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The Crew Alphabetically
- crew member
Andersson, Axel - Cook
Andersson, K. A. - Zoologist
Andreassen, F. L. - First mate
Björnerud, Ole Johnsen - Smith
Bodman, Gösta - Meteorologist and hydrographer
Duse, S. A. - Lieutenant, cartographer
Duus, Ole Peder - crew member - joined at Falkland Islands
Ekelöf, Erik - Medical officer and bacteriologist
Grunden, Toralf - crew member
Haslum, H. J. - second mate
Holmberg, Wilhelm - fireman
Johanse, Carl - Fireman
Jonassen, Ole - engaged as an experienced sledger
Karlsen, Anders - First engineer
- Second engineer
Larsen, Carl, Anton - Captain of the "Antarctic"
Nordenskjöld, N. Otto G. - Expedition leader
Ohlin, Axel - Zoologist
Olansen, Ole - crew member
Reinholdz, Axel R. - third mate
Schönbäck, G. F. - Steward
Skottsberg, Carl - Botanist
Sobral, José M. - sub-lieutenant, assisted in various scientific work - joined at Buenos Aires
Stokes, F. W. - Artist - joined at Buenos Aires
Tofte - joined at Falkland Islands
Ula, Anton Olsen - Boatswain
Wennersgaard, Ole Christian - crew member
Otto Nordenskjöld - Expedition leader
Carl, Anton Larsen
- Captain of the "Antarctic"
Early on in the Heroic Age at a time when the British Scott was planning his Discovery expedition and the German Drygalski was planning his Gauss expedition, a Swedish geologist, Dr. Otto Nordenskjöld was preparing to explore the Antarctic Peninsula region. The aim was to leave a small over-wintering party as far south as possible to be picked up the following season. The ship and non-wintering party planned to spend the Austral autumn and winter on scientific study in the Falkland Islands, South Georgia and Tierra del Fuego.
The expedition was not well funded being entirely dependent on private contributions unlike Scott's and Drygalski's expeditions that were government funded. The Antarctic left Gothenburg on the 16th of October 1901. En route south the ship called in at Falmouth England to take on coal. Nordenskjöld travelled to London where he met William Spiers Bruce the leader of the Scottish National Antarctic Expedition that was shortly to leave. Nordenskjöld and Bruce promised to rescue each other should it be required as they were to be within a few hundred miles of each other.
The ship went on to Buenos Aires, arriving on the 15th of December. Nordenskjöld received an offer of food, fuel and help from the Argentinian government if the ship took an Argentinian naval officer José Sobral with them, he was also to be a part of the wintering party. They went on via the Falkland Islands sighting King George Island in the South Shetlands on the 10th of January 1902. After a short trip ashore at Nelson Island, they carried on south determining the lie of the land on the Western side of the Antarctic Peninsula, clarifying the presence of a strait rather than a bay which enabled them to keep on sailing south.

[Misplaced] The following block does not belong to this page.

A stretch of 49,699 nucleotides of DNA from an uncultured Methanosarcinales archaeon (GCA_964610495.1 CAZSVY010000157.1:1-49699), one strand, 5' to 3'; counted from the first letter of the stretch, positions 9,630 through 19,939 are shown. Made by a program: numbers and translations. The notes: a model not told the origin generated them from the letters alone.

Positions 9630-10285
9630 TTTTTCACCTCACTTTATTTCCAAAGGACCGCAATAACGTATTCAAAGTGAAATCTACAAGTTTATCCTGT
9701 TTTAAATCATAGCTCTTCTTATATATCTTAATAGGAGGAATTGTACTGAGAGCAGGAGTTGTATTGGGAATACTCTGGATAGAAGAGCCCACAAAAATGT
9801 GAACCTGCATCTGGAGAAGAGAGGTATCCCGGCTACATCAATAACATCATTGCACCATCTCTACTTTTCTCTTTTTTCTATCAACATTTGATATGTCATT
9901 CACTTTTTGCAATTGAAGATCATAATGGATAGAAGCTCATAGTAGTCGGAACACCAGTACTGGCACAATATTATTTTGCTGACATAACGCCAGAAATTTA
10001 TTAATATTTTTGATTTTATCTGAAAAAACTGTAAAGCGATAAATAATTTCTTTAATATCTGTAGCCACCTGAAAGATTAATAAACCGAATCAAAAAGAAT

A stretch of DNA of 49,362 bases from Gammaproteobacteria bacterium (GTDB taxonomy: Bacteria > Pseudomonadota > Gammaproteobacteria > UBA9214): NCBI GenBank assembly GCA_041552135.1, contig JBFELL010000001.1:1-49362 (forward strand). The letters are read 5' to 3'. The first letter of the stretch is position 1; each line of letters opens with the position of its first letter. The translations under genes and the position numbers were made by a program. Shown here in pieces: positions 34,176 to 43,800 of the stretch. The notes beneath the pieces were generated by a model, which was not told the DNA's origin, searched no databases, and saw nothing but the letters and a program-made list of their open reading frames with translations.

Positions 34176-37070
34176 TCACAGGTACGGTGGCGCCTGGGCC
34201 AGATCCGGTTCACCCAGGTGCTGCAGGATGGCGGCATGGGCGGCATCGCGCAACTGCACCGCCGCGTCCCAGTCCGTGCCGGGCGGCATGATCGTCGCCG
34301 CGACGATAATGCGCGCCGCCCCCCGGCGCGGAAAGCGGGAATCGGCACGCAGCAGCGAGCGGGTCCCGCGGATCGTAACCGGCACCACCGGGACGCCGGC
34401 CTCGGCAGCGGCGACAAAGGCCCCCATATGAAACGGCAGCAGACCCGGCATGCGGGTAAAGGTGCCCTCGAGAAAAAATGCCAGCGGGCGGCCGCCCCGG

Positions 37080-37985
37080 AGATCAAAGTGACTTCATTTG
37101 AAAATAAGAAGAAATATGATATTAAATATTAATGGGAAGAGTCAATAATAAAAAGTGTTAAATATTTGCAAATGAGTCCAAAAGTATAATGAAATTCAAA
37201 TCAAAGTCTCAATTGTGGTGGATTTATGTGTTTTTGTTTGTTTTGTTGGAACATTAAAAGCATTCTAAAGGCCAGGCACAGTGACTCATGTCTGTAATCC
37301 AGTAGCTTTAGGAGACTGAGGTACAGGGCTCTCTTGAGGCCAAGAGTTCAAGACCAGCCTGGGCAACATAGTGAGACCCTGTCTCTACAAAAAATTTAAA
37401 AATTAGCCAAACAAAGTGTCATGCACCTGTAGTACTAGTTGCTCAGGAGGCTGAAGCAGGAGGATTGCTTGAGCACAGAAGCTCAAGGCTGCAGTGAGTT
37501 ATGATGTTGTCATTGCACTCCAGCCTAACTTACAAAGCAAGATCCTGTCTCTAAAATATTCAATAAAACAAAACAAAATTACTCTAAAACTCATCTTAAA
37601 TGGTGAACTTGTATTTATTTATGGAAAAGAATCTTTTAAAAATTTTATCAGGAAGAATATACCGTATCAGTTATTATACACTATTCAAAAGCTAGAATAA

"We were now sailing a sea across which none had hitherto voyaged. The weather had changed as if by magic; it seemed as though the Antarctic world repented of the inhospitable way in which it had received us the previous day, or, maybe, it merely wished to entice us deeper into its interior in order the more surely to annihilate us. At all events, we pressed onward, seized by that almost feverish eagerness which can only be felt by an explorer who stands upon the threshold of the great unknown". - Nordenskjöld's diary.
Time was pressing so despite wanting to continue further south, they turned around and began to sail north. They landed on Paulet Island to the Eastern side of the tip of the Antarctic Peninsula, made a depot of supplies on Seymour Island and proceeded south further down the Eastern side until they were stopped at 66°15'S by a band of ice. They attempted to sail east around it but with no end in sight and winter due to arrive soon, they turned back towards the Peninsula sighting land again on the 9th of February. Seymour Island was considered as an overwintering site, but nearby Snow Hill Island (frequently referred to simply as Snow Hill) slightly to the south west was chosen as it was low easy to land on, had good rocky sites for building on and was surrounded by hills and ice walls that were presumed to provide some protection from the weather. Nordenskjöld, Bodman, Sobral, Jonassen, Ekelöf and Åkerlundh were to overwinter. Three days were spent bringing ashore equipment, supplies and sled dogs. There was a main hut and a smaller magnetic observatory, they also had two boats. The Antarctic then left, the autumn and winter being spent in scientific survey of South Georgia and Tierra del Fuego.